ABC, NBC, CBS. That was pretty much it. In the morning: Rocky and Bullwinkle, Howdy Doody, Crusader Rabbit and Rags after a local farm show. At night, or afternoon Lawrence Welk, Twilight Zone, Firing Line, Red Skelton, The Wonderful World of Disney, Outer Limits, The Bullwinkle Show, Bonanza and Smother Brothers.
Local papers were mostly local news, but more national than some “national” papers these days. There were far fewer ads and the news was current… not something we were already talking about. Unless you lived near a mega metropolis like NYC, occasionally you’d might be able to glance at one of the more national papers like The New York Times, but local sufficed because they were truly “news” papers. Objectivity was never completely achieved, for everyone knew that impossible. But the attempt was expected.
This was the programming we all watched, the papers we read. This was the state of media and entertainment when I grew up.
You may notice; some programming more leftward, some programming more rightward: yet all of it programming many different folks might appreciate. We sat together and my parents still laughed, despite the obvious political skew behind The Smothers Brothers. Though I’m still not a Lawrence Welk fan: too many fake, plastic, smiles, I think watching it I learned to appreciate my parents generation. Some traditional, some programming promoted thinking and creative thought.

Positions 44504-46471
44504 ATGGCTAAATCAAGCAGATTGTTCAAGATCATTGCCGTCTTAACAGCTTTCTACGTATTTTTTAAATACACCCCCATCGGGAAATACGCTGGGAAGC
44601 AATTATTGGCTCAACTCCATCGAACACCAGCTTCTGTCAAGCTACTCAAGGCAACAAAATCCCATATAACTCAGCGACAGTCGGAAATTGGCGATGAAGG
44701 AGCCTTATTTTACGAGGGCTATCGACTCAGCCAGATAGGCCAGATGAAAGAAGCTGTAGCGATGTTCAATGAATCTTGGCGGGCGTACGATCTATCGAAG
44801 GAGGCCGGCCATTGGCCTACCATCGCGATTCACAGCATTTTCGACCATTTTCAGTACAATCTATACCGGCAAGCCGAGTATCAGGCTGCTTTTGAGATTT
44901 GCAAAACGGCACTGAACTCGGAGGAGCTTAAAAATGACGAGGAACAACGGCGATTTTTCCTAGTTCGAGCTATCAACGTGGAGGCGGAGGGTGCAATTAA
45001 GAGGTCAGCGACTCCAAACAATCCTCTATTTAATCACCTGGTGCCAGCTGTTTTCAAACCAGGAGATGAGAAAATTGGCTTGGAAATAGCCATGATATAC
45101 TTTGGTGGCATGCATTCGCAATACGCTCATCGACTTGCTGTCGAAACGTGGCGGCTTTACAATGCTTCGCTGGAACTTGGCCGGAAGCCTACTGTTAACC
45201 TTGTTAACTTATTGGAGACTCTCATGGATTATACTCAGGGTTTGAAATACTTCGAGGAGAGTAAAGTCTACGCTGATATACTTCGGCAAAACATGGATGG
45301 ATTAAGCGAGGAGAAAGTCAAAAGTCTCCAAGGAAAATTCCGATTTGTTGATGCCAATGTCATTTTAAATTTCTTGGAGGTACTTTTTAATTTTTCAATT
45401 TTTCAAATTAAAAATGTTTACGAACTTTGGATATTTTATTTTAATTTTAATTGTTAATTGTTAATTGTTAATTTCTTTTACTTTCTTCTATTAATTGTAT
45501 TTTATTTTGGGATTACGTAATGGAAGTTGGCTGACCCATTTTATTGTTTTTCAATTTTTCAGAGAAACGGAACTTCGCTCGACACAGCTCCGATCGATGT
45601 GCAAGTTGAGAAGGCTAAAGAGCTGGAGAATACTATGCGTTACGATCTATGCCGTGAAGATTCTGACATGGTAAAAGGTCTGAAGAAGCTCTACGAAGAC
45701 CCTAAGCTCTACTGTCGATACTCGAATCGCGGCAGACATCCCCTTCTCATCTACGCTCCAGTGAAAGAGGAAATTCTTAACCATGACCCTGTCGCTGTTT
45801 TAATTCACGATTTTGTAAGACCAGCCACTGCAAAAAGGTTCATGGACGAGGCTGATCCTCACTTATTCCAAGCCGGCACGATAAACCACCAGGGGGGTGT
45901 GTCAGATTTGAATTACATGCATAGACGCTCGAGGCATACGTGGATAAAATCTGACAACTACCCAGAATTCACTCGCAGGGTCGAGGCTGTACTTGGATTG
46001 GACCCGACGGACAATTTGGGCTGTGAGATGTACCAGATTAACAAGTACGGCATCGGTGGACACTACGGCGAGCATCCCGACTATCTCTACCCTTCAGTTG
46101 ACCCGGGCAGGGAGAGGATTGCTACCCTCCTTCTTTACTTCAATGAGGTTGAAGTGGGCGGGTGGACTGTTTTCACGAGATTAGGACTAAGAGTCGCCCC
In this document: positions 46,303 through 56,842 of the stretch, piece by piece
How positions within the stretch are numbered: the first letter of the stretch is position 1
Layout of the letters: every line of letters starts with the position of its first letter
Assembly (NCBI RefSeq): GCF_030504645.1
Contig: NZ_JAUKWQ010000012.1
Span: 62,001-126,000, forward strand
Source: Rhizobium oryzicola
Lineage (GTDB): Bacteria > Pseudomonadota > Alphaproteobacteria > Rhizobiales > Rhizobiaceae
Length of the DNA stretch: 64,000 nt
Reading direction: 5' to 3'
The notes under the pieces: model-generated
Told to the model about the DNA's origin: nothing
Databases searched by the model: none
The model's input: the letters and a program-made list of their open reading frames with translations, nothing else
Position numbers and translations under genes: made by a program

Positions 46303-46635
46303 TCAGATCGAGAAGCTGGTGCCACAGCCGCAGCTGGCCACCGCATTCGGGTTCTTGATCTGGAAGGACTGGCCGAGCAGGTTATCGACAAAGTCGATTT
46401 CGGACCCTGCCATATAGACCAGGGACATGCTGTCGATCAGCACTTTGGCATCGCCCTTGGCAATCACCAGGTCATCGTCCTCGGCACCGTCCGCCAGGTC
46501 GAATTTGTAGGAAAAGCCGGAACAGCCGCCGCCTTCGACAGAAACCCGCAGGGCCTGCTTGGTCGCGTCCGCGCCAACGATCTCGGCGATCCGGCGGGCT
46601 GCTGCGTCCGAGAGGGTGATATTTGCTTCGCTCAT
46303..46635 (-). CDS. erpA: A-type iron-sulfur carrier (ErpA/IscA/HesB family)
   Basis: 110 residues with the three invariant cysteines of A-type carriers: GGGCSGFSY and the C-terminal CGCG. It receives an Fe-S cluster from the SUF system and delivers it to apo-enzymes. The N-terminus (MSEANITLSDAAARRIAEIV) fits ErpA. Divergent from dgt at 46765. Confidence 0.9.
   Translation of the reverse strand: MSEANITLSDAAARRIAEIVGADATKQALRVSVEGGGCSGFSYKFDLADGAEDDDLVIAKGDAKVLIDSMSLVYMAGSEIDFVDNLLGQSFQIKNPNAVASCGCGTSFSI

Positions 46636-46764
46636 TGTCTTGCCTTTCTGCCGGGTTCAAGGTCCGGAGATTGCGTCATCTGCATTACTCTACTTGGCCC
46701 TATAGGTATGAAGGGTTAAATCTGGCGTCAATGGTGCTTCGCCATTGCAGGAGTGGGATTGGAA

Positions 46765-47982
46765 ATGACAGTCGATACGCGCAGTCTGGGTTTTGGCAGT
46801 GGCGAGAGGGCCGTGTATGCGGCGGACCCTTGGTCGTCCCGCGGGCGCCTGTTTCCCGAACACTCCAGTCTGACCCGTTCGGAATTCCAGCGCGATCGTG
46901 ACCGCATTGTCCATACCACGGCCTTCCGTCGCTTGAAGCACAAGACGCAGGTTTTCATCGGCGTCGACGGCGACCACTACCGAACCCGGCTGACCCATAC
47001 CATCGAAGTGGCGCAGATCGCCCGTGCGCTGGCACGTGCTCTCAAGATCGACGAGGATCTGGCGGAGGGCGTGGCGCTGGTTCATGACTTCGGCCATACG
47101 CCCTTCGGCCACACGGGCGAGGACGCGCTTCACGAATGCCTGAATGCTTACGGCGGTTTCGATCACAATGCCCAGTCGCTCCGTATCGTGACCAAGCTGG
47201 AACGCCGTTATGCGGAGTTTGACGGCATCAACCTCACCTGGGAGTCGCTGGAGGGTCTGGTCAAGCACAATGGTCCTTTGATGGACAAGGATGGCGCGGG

It was family time. Even though there were coffins coming back from Nam on the news, every story wasn’t an opportunity for loud lectures and rants from parents. It was a time to listen, to watch. We were expected to wait until supper time, or at least for the ads, better: when the program was over. And discussion did follow, occasionally quite contentious.
In the morning Mr. Carman, and his neighbor Mr. Setzer, commuted to the city and argued politics. They stayed friends, despite one being more left, one more right.
I am assuming, for most of you who are in your 20s, or younger, all of this might seem like some foreign land, or alien landscape in another, alternate, universe.
This is no “yesterday was perfect” screed. There was plenty wrong: separate but equal which was anything but “equal,” civil rights workers murdered, a sniper in a Texas college tower, corpses coming home from a war that seemed a bottomless pit, assassination after assassination, riots…
Certainly there’s plenty we have now I appreciate, like hundreds of channels, the ability to do things once reserved for TV and recording studios, being able to talk with people all across the globe: something once reserved for ham radio operators like my father. Oh, and now we have the “blessing” of having our own personal media, suited to almost any personal skew.
But are we better off?
In some ways, yes, some ways, no.